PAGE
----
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Ahmedabad, founded in 1411 by Sultan Ahmad Shah on the eastern banks of the Sabarmati, grew larger and wealthier until dynastic decay and anarchy caused a decline and its capture by Akbar in 1572. Its renewed eminence under the Mughals ceased after Aurangzeb's death in 1707. The British annexed Gujarat in 1818 and the city's first cotton mills were opened in 1859-61. The city grew again and became the largest inland industrial centre in India. It was the temporary capital of Gujarat in 1960, until the state administration shifted to Gandhinagar in 1970. In 2001 the city was rocked by a massive earthquake that killed thousands of people, and in 2002 the city witnessed one of the worst communal riots since the partition; over a thousand people, mostly Muslims, were killed, allegedly with the tacit support of the ruling right wing Hindu nationalist party, BJP.
Ahmedabad's architectural history fuses Hindu, Muslim, and Jain traditions. Ahmad Shah and his successors converted Hindu temples to mosques. This gave many mosques and tombs a Hindu flavor in their form and decoration. The dense "forest" of 260 richly carved columns in the Jumma Masjid (Great Mosque), completed in 1423, recalls the hall of a Hindu temple. At the mosque's entrance is the domed tomb of Ahmad Shah (1441), and on the road leading to it is the Teen Darwaza, or triple arch (c. 1425). Other fine Muslim buildings include the mosque at Rani Sipri's tomb (c.1505) and the exuberantly rich Rani Rupmati mosque (1515). An interesting feature of the old city is its division into pols, or self-contained blocks of houses that shelter thousands of people each and are bounded by gateways. Several wavs, or stepped wells, abound in the city and its vicinity. Ahmedabad's city museum was designed by the architect Le Corbusier. Sabarmati, a suburb west of the river, became well known as the seat of Mahatma Gandhi's ashram. [Adapted from Encyclopedia Britannica; Apr 06]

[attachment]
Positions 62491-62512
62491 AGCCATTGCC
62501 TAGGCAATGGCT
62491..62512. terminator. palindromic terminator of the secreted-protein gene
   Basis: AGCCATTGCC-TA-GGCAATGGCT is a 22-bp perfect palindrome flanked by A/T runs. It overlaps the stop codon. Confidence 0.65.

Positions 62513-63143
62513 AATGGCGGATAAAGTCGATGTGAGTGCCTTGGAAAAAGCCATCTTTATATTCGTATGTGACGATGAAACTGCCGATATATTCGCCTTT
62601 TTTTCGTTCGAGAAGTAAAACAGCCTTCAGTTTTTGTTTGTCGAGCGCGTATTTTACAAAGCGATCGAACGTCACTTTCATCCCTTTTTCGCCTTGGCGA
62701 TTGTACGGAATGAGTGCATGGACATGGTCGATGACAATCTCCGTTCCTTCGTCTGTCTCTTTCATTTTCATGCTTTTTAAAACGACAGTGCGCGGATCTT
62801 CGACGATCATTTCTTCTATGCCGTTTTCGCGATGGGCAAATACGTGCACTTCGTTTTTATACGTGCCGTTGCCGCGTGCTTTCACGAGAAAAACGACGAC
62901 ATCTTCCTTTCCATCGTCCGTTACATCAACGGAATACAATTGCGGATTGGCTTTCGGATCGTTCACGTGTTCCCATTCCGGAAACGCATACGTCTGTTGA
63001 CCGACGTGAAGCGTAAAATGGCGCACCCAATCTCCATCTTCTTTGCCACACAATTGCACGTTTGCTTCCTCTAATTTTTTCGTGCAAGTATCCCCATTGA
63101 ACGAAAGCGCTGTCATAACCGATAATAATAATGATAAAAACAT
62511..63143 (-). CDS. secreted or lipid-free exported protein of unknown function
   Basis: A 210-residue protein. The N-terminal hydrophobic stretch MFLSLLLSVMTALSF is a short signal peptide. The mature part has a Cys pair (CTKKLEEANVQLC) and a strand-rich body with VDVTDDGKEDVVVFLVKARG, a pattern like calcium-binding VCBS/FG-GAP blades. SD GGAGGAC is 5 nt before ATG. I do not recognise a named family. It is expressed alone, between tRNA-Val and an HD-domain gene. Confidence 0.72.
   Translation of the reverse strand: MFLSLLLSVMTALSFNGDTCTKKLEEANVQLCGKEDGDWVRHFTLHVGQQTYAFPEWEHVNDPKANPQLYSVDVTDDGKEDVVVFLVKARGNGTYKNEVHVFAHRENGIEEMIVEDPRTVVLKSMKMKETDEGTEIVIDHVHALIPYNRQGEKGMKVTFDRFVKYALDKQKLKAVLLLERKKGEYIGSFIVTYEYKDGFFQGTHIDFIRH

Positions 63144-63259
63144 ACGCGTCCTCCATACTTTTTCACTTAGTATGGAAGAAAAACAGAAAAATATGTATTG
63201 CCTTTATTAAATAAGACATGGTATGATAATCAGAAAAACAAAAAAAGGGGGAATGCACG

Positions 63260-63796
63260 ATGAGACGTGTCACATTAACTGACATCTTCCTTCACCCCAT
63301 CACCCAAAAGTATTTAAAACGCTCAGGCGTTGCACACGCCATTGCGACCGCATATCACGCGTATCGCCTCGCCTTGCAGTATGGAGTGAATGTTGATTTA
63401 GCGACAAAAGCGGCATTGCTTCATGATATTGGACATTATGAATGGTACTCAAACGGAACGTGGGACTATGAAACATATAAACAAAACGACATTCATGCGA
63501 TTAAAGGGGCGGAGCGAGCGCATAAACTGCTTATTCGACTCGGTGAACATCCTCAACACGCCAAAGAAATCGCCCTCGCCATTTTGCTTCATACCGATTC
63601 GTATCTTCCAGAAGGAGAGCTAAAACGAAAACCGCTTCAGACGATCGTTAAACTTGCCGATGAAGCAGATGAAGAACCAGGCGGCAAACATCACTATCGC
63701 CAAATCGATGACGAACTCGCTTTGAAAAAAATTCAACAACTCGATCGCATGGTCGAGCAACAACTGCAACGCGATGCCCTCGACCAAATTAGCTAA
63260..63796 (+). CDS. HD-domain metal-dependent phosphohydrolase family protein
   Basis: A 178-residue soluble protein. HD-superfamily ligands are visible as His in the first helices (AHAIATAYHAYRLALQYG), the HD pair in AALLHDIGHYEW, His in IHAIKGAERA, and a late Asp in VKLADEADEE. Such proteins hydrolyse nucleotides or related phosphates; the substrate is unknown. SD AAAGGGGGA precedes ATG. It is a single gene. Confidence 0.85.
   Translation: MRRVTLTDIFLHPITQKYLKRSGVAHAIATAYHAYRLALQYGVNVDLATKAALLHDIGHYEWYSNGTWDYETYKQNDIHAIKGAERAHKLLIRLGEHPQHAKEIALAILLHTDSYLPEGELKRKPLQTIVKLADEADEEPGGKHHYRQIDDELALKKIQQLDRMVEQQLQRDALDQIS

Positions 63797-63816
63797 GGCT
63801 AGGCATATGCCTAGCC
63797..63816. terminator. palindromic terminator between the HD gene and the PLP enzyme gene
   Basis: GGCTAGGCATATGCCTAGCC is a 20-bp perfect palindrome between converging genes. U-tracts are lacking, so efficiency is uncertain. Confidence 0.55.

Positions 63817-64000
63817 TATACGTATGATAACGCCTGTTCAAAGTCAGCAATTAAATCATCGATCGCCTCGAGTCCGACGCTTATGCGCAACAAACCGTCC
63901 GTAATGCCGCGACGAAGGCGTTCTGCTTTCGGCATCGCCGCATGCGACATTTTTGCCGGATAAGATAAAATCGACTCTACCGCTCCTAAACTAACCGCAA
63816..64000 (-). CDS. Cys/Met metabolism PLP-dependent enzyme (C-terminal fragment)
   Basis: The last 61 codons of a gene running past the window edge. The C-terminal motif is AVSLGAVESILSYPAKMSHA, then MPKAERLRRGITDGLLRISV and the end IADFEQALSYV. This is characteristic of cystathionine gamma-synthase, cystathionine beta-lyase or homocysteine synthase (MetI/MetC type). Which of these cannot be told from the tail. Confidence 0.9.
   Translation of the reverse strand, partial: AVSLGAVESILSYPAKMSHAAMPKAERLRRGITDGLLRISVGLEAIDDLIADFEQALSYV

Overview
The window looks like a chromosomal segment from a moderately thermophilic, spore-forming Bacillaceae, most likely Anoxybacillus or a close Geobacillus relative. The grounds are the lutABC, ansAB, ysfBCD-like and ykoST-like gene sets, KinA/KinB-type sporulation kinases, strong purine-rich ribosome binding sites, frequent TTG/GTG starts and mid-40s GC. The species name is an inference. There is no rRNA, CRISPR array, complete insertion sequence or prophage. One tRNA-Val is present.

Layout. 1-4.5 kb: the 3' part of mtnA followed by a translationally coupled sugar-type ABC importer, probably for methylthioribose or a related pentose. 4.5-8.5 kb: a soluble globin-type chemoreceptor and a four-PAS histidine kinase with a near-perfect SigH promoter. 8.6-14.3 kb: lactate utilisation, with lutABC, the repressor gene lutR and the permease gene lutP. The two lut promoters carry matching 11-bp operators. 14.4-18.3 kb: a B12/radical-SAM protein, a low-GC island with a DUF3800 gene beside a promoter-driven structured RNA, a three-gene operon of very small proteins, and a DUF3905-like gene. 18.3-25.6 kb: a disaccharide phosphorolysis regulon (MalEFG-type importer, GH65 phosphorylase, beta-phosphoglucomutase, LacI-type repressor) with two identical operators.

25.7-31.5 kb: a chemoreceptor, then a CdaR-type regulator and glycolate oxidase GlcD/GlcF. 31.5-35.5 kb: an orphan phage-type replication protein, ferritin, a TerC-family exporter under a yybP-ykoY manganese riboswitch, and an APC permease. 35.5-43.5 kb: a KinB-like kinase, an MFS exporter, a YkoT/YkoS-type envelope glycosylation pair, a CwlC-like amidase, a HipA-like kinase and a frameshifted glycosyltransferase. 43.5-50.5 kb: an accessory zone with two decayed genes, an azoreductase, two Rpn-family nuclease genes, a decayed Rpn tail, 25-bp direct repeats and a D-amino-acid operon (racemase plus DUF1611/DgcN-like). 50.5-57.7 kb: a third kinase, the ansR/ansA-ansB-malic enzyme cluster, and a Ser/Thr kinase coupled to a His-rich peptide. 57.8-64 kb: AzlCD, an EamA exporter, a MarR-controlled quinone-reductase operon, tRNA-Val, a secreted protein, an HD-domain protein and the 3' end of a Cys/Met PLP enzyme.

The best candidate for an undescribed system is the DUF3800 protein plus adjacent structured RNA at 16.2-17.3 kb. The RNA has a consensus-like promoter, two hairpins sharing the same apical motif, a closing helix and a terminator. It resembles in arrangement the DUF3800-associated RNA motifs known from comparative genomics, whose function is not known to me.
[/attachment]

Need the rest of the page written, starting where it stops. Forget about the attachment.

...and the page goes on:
Adalaj Wav (or baoli, a stepped well) ▒
Gandhi's Sabarmati Ashram
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